Bombardier predicts business jet revival
When company executives are asked to justify their business jets they will invariably resort to the old cliche that time is money.
"For most owners it's about productivity," insists Barry MacKinnon, director of market development, Bombardier Business Aircraft.
But although customers always insist their jets are there to save time and thus boost efficiency, the Canadian jet maker is not taking any chances.
The Montreal-based manufacturer is well aware that in order to sell its jets it must win over not just the minds but also the hearts of customers.
So during a recession that saw total business jet sales tumble 38% last year to just 576 aircraft worldwide, Bombardier not only axed about 4,400 jobs.
The company also "invested heavily in product as we wanted to take advantage of the recovery", Guy Hachey, Bombardier's president and chief operating officer, tells BBC News.
But perhaps equally important is the way Bombardier has revamped its customer services operations in order to massage the egos of its clients.
"It's a status thing," explains an investment manager who has Bombardier shares in his portfolio.
"As a chief executive or a rich guy, you want to turn up in the biggest and best airplane."
In a low-slung, anonymous-looking building in Dorval, on the edge of Montreal's international airport, the company assembles its Challenger business jets.
In many ways, the assembly plant resembles those of UK luxury car makers Bentley and Rolls-Royce, where much of the work is carried out by skilled tradesmen rather than by robots.
The painted concrete floor is so well polished that it displays mirror images of the planes, yet the boss, Michel Ouellette, is not satisfied.
In this virtually dust-free environment, nothing short of perfection will do, insists Mr Ouellette, who is general manager of the Challenger programme, as he frets over a couple of step-ladders that have been left out in a hangar used to hand over planes to customers.
Impressing the customers is a central part of the operations here.
"It is not about one-off sales," explains Mr Ouellette. "We're creating relationships that will last for years."
So Bombardier has kitted out a library of luxuries where leather hides are draped across narrow tables, surrounded by catalogued samples in shelves and display cabinets filled with luxurious china - all of it certified by aerospace authorities to be fitted in planes.
Again, this is exactly how the upmarket car companies do it.
Wood veneer samples are left out for the clients to sniff and touch, though increasingly clients are considering granite as an alternative.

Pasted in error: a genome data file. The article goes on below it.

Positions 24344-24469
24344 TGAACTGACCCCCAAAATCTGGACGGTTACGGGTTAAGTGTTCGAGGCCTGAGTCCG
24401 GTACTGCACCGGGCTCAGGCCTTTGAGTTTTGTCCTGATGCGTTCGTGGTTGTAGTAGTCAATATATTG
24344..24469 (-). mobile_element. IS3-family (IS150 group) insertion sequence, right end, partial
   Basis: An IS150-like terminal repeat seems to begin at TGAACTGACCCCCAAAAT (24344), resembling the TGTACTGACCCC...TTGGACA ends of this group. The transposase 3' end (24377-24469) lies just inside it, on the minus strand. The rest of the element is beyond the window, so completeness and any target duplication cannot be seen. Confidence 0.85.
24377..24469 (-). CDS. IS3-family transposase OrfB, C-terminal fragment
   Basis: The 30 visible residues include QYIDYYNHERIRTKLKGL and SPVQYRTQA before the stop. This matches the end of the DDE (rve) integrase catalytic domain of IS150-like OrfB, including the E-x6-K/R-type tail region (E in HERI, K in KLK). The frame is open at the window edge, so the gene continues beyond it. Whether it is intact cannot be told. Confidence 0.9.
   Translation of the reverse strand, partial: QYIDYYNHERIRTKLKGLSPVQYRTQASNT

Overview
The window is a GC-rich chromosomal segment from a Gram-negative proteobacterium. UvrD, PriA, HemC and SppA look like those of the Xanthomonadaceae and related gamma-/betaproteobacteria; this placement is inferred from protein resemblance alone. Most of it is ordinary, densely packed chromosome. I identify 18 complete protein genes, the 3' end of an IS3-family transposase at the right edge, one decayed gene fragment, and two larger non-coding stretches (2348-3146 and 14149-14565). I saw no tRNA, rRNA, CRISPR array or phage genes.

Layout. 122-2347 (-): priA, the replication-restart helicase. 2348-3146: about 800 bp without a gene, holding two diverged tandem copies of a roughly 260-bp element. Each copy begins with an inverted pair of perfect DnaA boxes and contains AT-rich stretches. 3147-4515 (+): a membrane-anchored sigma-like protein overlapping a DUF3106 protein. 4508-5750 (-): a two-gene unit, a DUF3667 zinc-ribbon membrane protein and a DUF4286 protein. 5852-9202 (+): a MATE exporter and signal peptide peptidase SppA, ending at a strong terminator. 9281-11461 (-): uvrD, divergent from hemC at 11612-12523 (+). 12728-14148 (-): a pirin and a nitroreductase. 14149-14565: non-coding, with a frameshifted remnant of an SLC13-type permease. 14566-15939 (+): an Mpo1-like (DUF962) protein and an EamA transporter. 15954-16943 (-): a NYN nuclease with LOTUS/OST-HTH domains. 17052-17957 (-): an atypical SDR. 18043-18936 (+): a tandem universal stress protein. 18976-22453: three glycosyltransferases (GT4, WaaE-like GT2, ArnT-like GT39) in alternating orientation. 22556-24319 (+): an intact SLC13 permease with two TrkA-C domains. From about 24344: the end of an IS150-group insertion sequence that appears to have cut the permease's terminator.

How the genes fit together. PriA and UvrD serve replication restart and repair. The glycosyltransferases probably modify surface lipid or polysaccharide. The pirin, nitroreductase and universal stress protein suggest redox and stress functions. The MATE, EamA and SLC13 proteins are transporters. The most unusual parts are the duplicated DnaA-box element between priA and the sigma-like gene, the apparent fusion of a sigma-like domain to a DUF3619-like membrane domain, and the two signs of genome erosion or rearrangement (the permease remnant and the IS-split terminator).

Ultra-thin layers of granite are glued on to lightweight carbon fibre sheets to ensure it is strong, yet light enough to be fitted in aircraft.
Clearly Bombardier believes it is crucial to create an emotional bond with people who buy business jets.
"They say they try to get the wife of the chief executive to spec out the plane," the investment manager grins.
If the oak-panelled executive suite on the top floor of the drab Bombardier Aerospace Administrative Centre is anything to go by, this is a strategy the company is familiar with. The word is that this too was designed by a wife - that of a former Bombardier chief executive.
It seems the perfect place to discuss the company's strategy with Steve Ridolfi, president, Bombardier Business Aircraft.
"During the last two years, the recession has really hurt the business aircraft market," Mr Ridolfi acknowledges.
"We were left with a lot of cancellations, or customers wanted to reschedule."
Looking forward, however, it is clear the clouds are lifting, Mr Ridolfi insists.
"Business aviation is pretty resilient and in the long term it is a very healthy industry to be in," he says.
Flicking through a stack of graphs, Mr MacKinnon goes one step further, insisting Bombardier's push during the downturn has enabled it to steal a march on its rivals.
"We've been growing our market share substantially during this downturn," he insists, pointing to a chart indicating that the jet maker's market share reached 40% during the first quarter of 2010, up from 33% a year earlier.
"We've emerged as the clear market leader," he declares, hitting the paper with the back of his hand.
But more important, Mr MacKinnon continues, are the prospects for growth in the future.
True, business jet sales plunged last year, he acknowledges.
But when you look back at the last decade, he points out, you will see that 3,786 sales during the last five-year period is 38% higher than the 2,744 sales completed during the previous five years.
"The trend line is up," Mr MacKinnon cheers, eyeing a graph that surges confidently upwards and forwards like a jet taking off.
The graph suggests that global jet deliveries will more than double during the next eight years.
To achieve such a steep growth rate, Bombardier is pinning its hopes on growth in countries well beyond the increasingly saturated North American market.
"Penetration rates are still very low in many parts of the world, particularly in China, so we think there is a lot of potential for growth," says Mr MacKinnon.
Mr Ridolfi agrees, pointing to how the US now accounts for about a fifth of the business jet market, compared with four-fifths just a few years ago.
"Business aviation used to be just about North America - the USA," he explains. "Five years ago, this was an 80-20% market, now it is a 20-80% market."
Business jets will increasingly be used by companies as they struggle to keep up with the pace of globalisation, a trend that in turn should result in increasing demand for such aircraft.
"The manpower needed to manufacture these aircraft and the revenues associated with them will create significant economic value," the company predicts.